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Twin Research Sheds Light on how Lifestyle, Environment Impact Health

PULLMAN – Many people’s best ideas may come in the shower, but for Dedra Buchwald — director of the WSU Institute for Research and Education to Advance Community Health — one stroke of research genius hit her at her local driver’s licensing office almost 25 years ago. A professor of medicine at the University of Washington at the time, Buchwald had gone in to replace a lost driver’s license. While filling out a form, a question caught her eye: “Are you a twin or a triplet?”


At that time, Washington driver’s license numbers were generated based on a combination of characters representing an applicant’s name and birth date. This meant that twins with similar first names could end up with identical numbers, so asking the question allowed the Department of Licensing to avoid duplicating numbers. To Buchwald, it presented an opportunity to work with the state to create an invaluable resource that didn’t yet exist here: a twin research registry. 

Now led by Glen Duncan, professor in the Elson S. Floyd College of Medicine and chair of the Department of Nutrition and Exercise Physiology, the Washington State Twin Registry encompasses thousands of twin pairs. Based on twins’ responses to an initial enrollment survey and regular follow-up surveys, Duncan and his team use data from the registry to study the connection between people’s lifestyle behaviors and living environment and their physical and mental health. 

Studying these complex questions in twins enables the researchers to draw conclusions with a greater degree of certainty than they could if studying unrelated individuals. 

“In any study, when you look at associations between behaviors and outcomes, you don’t know whether what you’re seeing is just correlation or whether there’s actually a causal link between the two,” said Duncan. “By doing our research in twins — which share 100 percent of genes for identical twins and 50 percent of genes for fraternal twins — we can control for their shared genetics as well as the fact that they were raised in a common environment. This allows us to increase our confidence as to whether associations we are seeing are real and not just statistical artifacts.”  

During the COVID pandemic, the twin registry allowed them to conduct timely research on the effects of pandemic measures on physical and mental health. This included studies on how changes in physical activity levels during stay-at-home orders affected stress and anxiety, the impact of lockdowns on alcohol use, and the effects of mental health on sleep.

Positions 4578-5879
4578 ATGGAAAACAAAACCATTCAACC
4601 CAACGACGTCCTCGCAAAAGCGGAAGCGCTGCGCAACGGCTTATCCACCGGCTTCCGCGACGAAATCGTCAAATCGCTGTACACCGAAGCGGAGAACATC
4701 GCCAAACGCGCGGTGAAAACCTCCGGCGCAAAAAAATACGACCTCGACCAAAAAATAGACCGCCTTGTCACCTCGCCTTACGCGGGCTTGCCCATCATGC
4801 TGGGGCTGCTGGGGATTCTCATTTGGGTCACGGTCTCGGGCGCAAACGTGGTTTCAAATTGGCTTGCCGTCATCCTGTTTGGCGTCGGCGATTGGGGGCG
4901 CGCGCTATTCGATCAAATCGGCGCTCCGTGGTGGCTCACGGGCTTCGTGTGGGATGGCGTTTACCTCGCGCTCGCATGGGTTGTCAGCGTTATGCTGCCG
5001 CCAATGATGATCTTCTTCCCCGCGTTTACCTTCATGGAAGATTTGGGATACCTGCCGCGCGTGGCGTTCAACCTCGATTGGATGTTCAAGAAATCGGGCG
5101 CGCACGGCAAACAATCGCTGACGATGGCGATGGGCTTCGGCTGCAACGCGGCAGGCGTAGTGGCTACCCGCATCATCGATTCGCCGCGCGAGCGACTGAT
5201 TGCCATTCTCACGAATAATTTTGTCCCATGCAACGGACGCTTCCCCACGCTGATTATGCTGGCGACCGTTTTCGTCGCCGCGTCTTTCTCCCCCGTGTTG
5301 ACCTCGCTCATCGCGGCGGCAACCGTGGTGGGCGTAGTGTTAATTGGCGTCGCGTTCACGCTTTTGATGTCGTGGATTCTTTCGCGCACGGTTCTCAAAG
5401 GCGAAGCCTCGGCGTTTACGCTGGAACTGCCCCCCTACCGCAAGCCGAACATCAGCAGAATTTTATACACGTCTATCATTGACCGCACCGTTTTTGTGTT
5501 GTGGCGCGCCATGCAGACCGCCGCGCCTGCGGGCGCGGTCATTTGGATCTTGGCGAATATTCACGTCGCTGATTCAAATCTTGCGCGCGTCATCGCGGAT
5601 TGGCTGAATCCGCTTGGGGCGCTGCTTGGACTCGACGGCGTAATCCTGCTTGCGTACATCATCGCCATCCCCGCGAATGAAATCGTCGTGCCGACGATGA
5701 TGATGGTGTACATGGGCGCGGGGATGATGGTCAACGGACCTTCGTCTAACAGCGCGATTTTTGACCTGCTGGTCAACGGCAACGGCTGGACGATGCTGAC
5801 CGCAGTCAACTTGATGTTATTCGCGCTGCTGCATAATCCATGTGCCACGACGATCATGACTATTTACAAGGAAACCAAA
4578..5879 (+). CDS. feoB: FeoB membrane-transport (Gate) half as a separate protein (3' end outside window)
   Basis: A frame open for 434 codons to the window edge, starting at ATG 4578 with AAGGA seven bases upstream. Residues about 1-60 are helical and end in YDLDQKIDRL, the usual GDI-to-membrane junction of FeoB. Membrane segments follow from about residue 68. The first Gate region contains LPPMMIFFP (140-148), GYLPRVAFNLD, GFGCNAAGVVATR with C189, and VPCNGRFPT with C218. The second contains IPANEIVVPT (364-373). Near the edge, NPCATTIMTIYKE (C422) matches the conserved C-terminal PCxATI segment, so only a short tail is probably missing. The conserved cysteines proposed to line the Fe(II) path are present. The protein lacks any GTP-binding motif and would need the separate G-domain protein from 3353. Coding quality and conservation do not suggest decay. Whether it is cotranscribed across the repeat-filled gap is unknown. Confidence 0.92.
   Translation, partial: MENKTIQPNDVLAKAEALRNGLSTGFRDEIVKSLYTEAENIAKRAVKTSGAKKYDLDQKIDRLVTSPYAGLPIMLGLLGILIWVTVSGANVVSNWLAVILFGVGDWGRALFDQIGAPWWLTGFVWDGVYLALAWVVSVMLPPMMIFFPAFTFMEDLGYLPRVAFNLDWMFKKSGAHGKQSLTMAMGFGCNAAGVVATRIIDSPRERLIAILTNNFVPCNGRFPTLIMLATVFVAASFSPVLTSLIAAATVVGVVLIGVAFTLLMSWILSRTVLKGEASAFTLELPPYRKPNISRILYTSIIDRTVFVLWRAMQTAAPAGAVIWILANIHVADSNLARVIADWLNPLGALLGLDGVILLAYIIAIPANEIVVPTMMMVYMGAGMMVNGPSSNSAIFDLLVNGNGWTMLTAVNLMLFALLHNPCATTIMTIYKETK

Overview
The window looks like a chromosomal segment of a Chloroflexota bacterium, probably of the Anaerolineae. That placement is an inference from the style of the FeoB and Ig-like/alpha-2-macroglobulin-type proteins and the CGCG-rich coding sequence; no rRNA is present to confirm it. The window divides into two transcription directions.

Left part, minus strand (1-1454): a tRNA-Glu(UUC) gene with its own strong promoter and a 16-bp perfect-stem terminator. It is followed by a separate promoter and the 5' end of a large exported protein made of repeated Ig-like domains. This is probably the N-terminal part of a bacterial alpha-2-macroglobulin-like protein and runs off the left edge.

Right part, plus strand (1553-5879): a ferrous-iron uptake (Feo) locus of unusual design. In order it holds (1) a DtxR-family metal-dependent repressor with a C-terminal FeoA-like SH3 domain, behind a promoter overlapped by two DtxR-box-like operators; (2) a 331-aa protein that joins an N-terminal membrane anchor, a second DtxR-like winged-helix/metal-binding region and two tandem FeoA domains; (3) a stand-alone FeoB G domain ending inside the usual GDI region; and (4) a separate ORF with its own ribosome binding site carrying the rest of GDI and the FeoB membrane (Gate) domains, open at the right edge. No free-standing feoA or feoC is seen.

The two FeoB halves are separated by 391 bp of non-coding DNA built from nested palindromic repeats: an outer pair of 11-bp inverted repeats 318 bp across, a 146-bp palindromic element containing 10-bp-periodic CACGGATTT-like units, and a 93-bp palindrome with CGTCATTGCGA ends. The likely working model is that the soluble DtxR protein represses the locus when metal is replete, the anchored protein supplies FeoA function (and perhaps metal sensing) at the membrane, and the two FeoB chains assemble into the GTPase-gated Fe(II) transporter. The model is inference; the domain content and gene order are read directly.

In a more recent study of more than 6,000 twin pairs, Duncan and his team analyzed relationships between five key lifestyle behaviors and body mass index (BMI) and symptoms of depression. The behaviors included in the study were sleeping 8 or more hours of per night, consuming 5 or more servings of fruits and vegetables daily, spending a maximum of 2 hours per day sitting, getting at least 150 minutes of physical activity per week, and no smoking. 

“Given that it’s very difficult for anyone to meet all five of these standards, what we really wanted to tease out is which of these behaviors, alone or in combination, have the most impact on these common health outcomes,” said Duncan. “What we found was that meeting the standards for moderate to vigorous physical activity and levels of time spent sitting appeared to be the most important for BMI and spending little time sitting and no smoking seemed to have the most potent influence on depression symptoms.”

Based on data collected at a single point in time, their findings suggest a need for researchers to conduct longitudinal studies in a more diverse population of twins to establish a potential causal relationship between these behaviors and outcomes. That could help those struggling to meet multiple health standards know which behaviors to prioritize to increase their chances of successfully fighting obesity and depression.

Pending funding, the next major project Duncan’s team hopes to tackle will look at how people’s living environment influences the rate at which they age. 

“There’s a lot of evidence that suggests that people age differently and that your calendar age may not mean as much as we thought,” he said. “Our plan is to analyze existing DNA samples collected more than a decade ago alongside newly collected samples from the same twin pairs, determining their biological rather than chronological aging trajectories and associating these with measures of their cognitive function. Ultimately, what we hope to uncover is what factors — such as whether or not you live in a disadvantaged area — actually accelerate your biological age independent of individual risk factors.”


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